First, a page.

Funny that some people “don’t get why this is so amazing”. Like as if the only advantage usable ultrahigh ISO brings is being able to film later in the day or at night. It’s actually game-changing for all kinds of photography, where previously we’d have needed tripods, flashes, long exposures we can shoot fast shutter speeds hand-held. We can use narrow apertures and fast shutters speeds even in low light. Previously impossible shots are now possible.

  • Mike

    This is exactly why I dislike this video. He makes you believe what his camera sees is what he sees by eyes…. That just can not be true. Because Normal human eyes do not see 95% pure black and bokeh at that kind of environment.

  • http://www.woodyoneal.com/ Woody ONeal

    Yup, This is EXACTLY why folks need to stop worrying about comparing ISO performance between full frame and other sensor sizes. The supposed “crop factor math” simply doesn’t matter anymore (as if it ever existed anyway). Sensor technology is rapidly advancing.

    Beautiful footage, as always, from PB.

  • Eden Wong

    Thanks for the chuckle, pgb…

  • Ufupuw

    That’s isn’t the point he was making about “bokeh”. It was approximation of night time darkness that he could see, and then what he could see on LCD at if he bumped ISO.

    I perfectly understood what he meant, and not sure what exactly you are whining about. It’s part of evolving review of camera that he bought (with his own). What’s your problem, really? Grow up.

  • Caput

    Is no one going to mention the thing floating away in the top left corner at the 4 minute mark?

  • Caput

    Also I only have an 8-15 on a full frame so it’s really hard for me to film people making out on a beach. Should I buy something along the lines of a 70-200 so I don’t get sand kicked in my face anymore?

  • Eden Wong

    Unbelievable. Sensors are going to be scary in no time.

  • evelynfmorrison

    just before I looked at the receipt ov $8130 , I
    didn’t believe that my sister woz like actualy bringing in money part-time from
    there pretty old laptop. . there aunts neighbour has been doing this 4 only
    about 22 months and at present repayed the mortgage on their appartment and
    bought themselves a Chrysler . see here M­o­n­e­y­d­u­t­i­e­s­.­C­O­M­

  • http://www.bradtrent.com Brad Trent

    UFO Conspiracy?!!

  • PhilipBloom

    Hello again Mike. You are someone who takes life incredible seriously I see. A shame, a bit of humour is good for one.

    The fun aspect of the title “Now I see” is lost on you. It’s supposed to be ironic because yes this camera can see better than my eyes.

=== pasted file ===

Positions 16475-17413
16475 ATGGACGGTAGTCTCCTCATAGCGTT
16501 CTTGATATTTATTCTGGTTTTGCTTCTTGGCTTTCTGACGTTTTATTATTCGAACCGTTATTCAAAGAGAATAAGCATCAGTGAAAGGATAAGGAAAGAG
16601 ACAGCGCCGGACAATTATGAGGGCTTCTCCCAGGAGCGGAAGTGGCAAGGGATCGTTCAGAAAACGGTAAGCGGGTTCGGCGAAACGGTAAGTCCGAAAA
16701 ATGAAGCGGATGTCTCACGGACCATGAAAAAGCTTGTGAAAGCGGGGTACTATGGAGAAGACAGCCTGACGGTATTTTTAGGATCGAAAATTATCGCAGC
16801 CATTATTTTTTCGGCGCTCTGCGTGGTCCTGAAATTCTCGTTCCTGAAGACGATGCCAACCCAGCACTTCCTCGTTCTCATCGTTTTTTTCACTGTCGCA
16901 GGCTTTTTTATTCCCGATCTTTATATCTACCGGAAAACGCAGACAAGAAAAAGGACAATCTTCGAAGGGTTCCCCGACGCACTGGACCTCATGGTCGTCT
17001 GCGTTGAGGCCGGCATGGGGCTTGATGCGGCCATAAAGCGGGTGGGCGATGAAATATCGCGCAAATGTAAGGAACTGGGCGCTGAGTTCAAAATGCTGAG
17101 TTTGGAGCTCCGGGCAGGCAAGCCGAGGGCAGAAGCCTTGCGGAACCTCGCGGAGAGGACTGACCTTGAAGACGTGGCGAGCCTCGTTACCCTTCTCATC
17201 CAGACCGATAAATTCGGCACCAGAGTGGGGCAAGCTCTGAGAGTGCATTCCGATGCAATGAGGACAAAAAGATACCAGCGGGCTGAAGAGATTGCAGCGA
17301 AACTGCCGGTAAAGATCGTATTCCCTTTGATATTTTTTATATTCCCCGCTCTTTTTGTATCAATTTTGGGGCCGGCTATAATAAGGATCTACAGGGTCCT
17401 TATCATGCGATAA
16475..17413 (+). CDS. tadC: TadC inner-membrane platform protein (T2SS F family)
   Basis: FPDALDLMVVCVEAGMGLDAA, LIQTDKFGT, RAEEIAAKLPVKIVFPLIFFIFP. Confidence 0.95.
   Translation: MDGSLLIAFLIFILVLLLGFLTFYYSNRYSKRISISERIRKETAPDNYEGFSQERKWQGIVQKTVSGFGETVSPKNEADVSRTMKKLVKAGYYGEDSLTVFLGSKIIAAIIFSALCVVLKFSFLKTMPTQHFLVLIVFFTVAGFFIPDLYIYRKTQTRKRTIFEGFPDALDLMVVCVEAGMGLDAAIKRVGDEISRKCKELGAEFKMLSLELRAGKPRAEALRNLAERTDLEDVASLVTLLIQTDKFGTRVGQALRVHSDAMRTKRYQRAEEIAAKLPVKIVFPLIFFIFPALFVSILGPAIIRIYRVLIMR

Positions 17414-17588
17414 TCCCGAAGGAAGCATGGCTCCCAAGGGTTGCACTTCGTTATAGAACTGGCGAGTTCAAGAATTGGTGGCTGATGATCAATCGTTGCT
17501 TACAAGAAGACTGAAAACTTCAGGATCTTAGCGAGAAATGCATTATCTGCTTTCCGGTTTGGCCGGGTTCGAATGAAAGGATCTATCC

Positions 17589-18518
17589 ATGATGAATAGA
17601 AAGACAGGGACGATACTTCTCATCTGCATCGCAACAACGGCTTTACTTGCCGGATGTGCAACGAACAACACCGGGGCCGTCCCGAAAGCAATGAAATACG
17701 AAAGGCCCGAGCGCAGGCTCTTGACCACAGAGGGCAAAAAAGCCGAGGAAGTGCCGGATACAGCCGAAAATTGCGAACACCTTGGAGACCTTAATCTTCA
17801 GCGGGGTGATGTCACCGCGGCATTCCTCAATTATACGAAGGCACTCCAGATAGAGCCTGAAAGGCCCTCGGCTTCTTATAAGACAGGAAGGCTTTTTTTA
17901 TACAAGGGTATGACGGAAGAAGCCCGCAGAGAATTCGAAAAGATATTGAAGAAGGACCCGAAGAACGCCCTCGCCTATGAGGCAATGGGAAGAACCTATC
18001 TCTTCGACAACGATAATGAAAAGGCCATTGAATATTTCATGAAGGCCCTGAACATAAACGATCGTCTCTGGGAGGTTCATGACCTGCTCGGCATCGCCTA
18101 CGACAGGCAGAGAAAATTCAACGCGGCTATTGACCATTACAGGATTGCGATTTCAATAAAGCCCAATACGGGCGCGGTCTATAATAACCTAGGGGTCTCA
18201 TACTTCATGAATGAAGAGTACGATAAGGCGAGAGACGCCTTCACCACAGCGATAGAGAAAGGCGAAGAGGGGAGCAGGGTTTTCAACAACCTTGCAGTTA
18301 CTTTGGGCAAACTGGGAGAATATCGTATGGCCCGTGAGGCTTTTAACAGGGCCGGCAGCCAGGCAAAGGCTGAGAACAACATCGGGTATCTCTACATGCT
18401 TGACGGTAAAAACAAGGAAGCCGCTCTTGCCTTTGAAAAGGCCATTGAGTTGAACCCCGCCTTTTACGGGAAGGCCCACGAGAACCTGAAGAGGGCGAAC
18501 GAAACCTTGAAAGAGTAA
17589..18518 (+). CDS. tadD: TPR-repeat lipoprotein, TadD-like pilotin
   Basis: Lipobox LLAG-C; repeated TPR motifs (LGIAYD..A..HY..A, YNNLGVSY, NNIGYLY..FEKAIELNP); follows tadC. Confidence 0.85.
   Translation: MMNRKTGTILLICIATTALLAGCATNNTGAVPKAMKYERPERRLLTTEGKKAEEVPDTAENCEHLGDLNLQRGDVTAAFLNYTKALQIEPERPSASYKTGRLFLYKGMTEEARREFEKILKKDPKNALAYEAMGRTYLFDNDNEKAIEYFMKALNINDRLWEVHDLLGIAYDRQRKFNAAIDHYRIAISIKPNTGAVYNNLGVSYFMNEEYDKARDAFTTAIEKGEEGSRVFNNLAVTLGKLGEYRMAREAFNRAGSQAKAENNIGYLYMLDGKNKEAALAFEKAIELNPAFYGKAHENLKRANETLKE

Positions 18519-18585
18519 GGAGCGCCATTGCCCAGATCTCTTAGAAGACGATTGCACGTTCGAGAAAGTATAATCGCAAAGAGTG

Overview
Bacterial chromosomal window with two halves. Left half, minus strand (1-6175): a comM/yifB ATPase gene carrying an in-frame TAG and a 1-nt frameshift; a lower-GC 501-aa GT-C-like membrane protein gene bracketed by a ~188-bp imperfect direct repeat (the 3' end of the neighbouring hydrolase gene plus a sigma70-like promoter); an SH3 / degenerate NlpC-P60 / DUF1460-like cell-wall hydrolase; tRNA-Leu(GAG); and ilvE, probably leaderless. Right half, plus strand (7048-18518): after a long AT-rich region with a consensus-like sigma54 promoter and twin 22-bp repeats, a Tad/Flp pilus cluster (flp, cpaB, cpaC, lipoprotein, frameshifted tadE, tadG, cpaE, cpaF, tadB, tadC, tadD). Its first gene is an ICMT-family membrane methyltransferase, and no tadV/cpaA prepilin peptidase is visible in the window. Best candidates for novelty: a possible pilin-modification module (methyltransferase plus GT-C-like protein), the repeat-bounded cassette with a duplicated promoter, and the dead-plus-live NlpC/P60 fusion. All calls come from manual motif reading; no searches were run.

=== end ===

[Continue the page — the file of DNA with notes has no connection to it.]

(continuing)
In regards to the image representing what I saw. I am sorry but next time you are with me when I am filming do say hello as it’s weird to find out that you were next to me the whole time! Oh sorry, that was sarcasm. You were not there, you do not know what I could see and what the exact exposure was.

    Now please just lighten up will you. It’s exhausting dealing with angry people like you. It takes up energy I would rather use on filming other things that wind you up :)

  • PhilipBloom

    how funny! He is right though. Human eyes can’t do shallow depth of field at all! I am going to the opticians to see if they do “Speedbooster” glasses so not only can I see one to two more stops of light but I want to see bokeh with my eyesight! Actually I wonder if they do anamorphic speedbooster eyeglasses? I want to see lens flares too! :)

  • PhilipBloom

    thank Cam!

  • PhilipBloom

    If Panny can solve their sensitivity issues…

  • PhilipBloom

    the 8-15 is fine if you have confidence to convince them to let you film them but then it becomes something quite different! Best not to do that on a beach though :)

  • http://www.neogine.co.nz Cam Macduff

    actually Phil, if you have totally crappy eyesight like my wife, and you take your glasses off, everything looks bokeh ;-) not so sure about the lens flares.

  • Justin Grimaldo

    You are awesome my friend. Your work is super inspiring and you’re, well, Ill just say it, a Bad Ass. My friends and I have followed your career for a long time now. Your reviews on cameras are some of the best on the web. Very in depth and you give your unbiased opinion (from what it seems). Keep on keeping on brother!! More favor and blessings on your journey.

    ~Justin

  • Kyle Clements

    Sensitivity issues? I apologize for my ignorance, I’m just a hobbyist shooting with a panasonic G5 and I haven’t noticed sensitivity issues. Then again I don’t shoot in low light that much either… Except for long exposure stills.

  • jtan163

    I dig when we hit 3:56 at about 102k ISO and you see the satellite come into view above the first third of the pier or so and then exit toward the top left.

    Cool. I reckon you could do some really interesting stuff aerial and space tracks of both living, natural and man made aerial phenomena.
    (My concept, you saw it here first, please line up in an orderly queue for licensing)